Fig.6: Bathymetric survey (Image courtesy https://woodshole.er.usgs.gov/operations/sfmapping/bathy.htm)
Bathymetric data is obtained along the survey lines. It is used to generate a profile of floor of a water body along the surveyed line. An example of a bathymetric profile is given in Fig.7.
Fig.7: Bathymetric profile of floor.
Data from all the bathymetric profiles generated along all survey lines are then used to generate bathymetric plan of entire floor of a water body. This is carried out using various softwares (such as Surfer) which use method of interpolation for estimating elevation in the area between two survey lines. The bathymetric plan is often represented in the form a contour map of the floor (Fig.8). A contour is a line joining points of equal elevation (or depth) in a survey area. The study of such contour maps gives information about topography of floor of a water body. As previously discussed, survey is carried out along predetermined lines. The closer the survey lines from each other, better the accuracy of contour maps generated.
Fig.8: A typical contour map showing depth of water in a lake (Image courtesy http://highlandsbassangler.com/florida-lakes-maps.html)
GPR and Bathymetric Survey of a Stilling Basin
Stilling basins are like small lakes/ ponds which are used to dissipate energy of water exiting from spillway of a dam. Their purpose is to prevent scouring that may occur in the floor due to impact of high velocity water flow in downstream reach of a dam. The continuous impact of water may lead to scouring/ erosion of floor over a period of time. Such extensive scouring, if occurred, can pose threat to the structure and may even lead to toppling of the dam. Periodic monitoring of floor of stilling basin is generally carried out to ascertain its health and plan repair measures to be taken, if required. Such monitoring is especially required after rainy season and/or post floods when erosion is higher. GPR and bathymetry serve as useful tools for carrying out such inspection of floor of stilling basin.
Fig.9: Stilling basin downstream of a dam.
Fig.10: Stilling basin. Viewing upstream towards dam. Spillway can be seen.
GPR survey may be carried out from a boat on the surface of water in stilling basin. The GPR antenna is put in an inflated rubber boat attached to the main boat, while GPR control unit can be placed in the main boat. The boat is traversed along proposed survey lines. Usually, survey is carried out in a grid, so that it provides complete 2d picture of the floor of stilling basin. The GPS device on board the boat helps in tracking the survey line and maneuvering the boat along designated path. Data from GPR and EchoSounder is collected simultaneously.
Fig.11: GPR and bathymetric survey being carried out in a stilling basin from a boat that is maneuvered by ropes.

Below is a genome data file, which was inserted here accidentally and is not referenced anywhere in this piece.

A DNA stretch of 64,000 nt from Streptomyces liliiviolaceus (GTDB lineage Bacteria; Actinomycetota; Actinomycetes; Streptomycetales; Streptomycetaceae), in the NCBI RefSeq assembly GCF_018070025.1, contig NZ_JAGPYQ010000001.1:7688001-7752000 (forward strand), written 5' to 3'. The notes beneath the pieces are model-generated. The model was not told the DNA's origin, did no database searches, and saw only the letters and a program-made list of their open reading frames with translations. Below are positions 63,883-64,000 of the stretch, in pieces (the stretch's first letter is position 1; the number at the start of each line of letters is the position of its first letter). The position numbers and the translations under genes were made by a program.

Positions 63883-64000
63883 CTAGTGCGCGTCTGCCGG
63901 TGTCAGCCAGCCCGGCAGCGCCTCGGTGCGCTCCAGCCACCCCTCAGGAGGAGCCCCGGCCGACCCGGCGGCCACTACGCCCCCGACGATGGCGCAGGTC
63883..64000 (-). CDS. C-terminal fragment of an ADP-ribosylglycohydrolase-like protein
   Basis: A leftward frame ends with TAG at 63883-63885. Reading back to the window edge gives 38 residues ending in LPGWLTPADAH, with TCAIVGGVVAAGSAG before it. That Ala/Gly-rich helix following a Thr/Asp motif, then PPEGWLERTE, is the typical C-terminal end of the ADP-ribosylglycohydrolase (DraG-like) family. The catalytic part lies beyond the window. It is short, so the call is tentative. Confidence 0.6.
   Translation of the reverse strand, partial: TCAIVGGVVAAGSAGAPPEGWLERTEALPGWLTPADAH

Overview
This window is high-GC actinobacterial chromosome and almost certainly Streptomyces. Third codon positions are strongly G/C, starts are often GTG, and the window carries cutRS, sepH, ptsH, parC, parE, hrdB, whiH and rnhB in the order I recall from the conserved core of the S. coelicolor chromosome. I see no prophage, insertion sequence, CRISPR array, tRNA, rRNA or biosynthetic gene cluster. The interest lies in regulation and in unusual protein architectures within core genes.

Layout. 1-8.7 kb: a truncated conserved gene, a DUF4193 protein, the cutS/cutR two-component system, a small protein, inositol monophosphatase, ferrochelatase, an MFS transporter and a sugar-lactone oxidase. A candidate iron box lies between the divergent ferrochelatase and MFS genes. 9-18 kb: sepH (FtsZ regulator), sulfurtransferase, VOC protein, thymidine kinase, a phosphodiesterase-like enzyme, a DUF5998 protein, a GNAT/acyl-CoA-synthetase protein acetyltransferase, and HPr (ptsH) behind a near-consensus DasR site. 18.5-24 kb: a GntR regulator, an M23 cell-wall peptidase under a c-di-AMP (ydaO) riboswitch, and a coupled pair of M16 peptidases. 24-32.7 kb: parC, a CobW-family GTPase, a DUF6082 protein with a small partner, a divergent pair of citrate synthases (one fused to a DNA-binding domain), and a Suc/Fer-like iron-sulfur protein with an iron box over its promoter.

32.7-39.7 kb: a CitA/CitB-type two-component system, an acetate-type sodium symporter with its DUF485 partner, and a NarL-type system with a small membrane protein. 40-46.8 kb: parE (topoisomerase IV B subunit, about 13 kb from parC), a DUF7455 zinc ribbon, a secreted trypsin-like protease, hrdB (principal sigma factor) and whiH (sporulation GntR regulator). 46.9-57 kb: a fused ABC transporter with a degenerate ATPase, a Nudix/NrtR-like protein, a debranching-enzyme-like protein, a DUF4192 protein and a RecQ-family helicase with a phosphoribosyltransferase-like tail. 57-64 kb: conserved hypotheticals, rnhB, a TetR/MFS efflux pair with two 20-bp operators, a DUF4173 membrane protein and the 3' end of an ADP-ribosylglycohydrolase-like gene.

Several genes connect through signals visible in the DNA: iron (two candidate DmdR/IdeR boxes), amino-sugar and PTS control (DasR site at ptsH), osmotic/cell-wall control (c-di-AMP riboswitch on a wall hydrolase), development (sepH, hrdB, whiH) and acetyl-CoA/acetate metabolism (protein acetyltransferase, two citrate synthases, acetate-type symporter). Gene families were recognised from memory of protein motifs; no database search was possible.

GPR survey produces radargrams along all the survey lines. They provide information about condition of floor. Some examples of radargrams are given below.
The first example given below shows the floor of stilling basin at a depth of about 5m below water surface. The radargram indicates complete section of floor of stilling basin indicating no weak/ deteriorated zones.
Fig.12: Radargram of floor of stilling basin.
The second example indicates a zone where deteriorated concrete floor can be seen easily from difference in thickness of the concrete.
Fig.13: Radargram of floor of stilling basin showing deteriorated zone.
The third example shows a section where a significant portion of concrete floor is damaged and washed off due to water action indicated as eroded zone.
Fig.14: Radargram of floor of stilling basin showing deteriorated and eroded zones.
Bathymetric data is obtained from Echosounder along all the survey lines. Based on this data bathymetric profiles are generated along all surveyed lines. They provide information about depth of basin floor only along these survey lines.
Fig.15: Bathymetric profile generated along a survey line.
All such bathymetric profiles generated along various survey lines are used to develop a contour plan for entire floor of stilling basin (Fig.16). Survey lines are overlain on the contours for ease of understanding. The contour map shows elevations in different parts of the stilling basin. On observation of the figure, one can understand that level of the floor of the stilling basin is not uniform throughout the survey area. The area marked in blue shows lowest elevations, i.e. deepest portions of the stilling basin. The area marked in red shows highest elevations, i.e. shallowest portions of the stilling basin. The differences in elevations in the stilling basin indicate uneven erosion in different sections of the stilling basin.
Fig.16: Bathymetric contour map of floor of stilling basin
For complete study of condition of stilling basin floor, bathymetric contour map is studied together with GPR radargrams. On comparison of the two, it is seen that eroded zones seen in radargrams match well with deepest portions indicated in bathymetric contour map. Extent of erosion in these zones is estimated from bathymetric contour map. Based on such comprehensive study the severely eroded zones in stilling basin are identified and outlined. These zones may then be treated with appropriate repair measures.
GPR and bathymetric survey techniques are fast, easy to employ and cost effective. Data acquisition and interpretation are also easy and reliable. GPR and bathymetric survey are thus proven tools for inspection of concrete floors of such man made water bodies.
Dr. Cassidy, N., Workshop 1, Introduction to GPR , The 12th International Conference on Ground Penetrating Radar, The Learning Centre, University of Birmingham, June 2008
Annandale, G.W., George, M. F., Mccray M. S., Bluestone Dam: Rock Scour Assessment for Dam Safety Purposes, Conference Paper, Sep 2011, ASDSO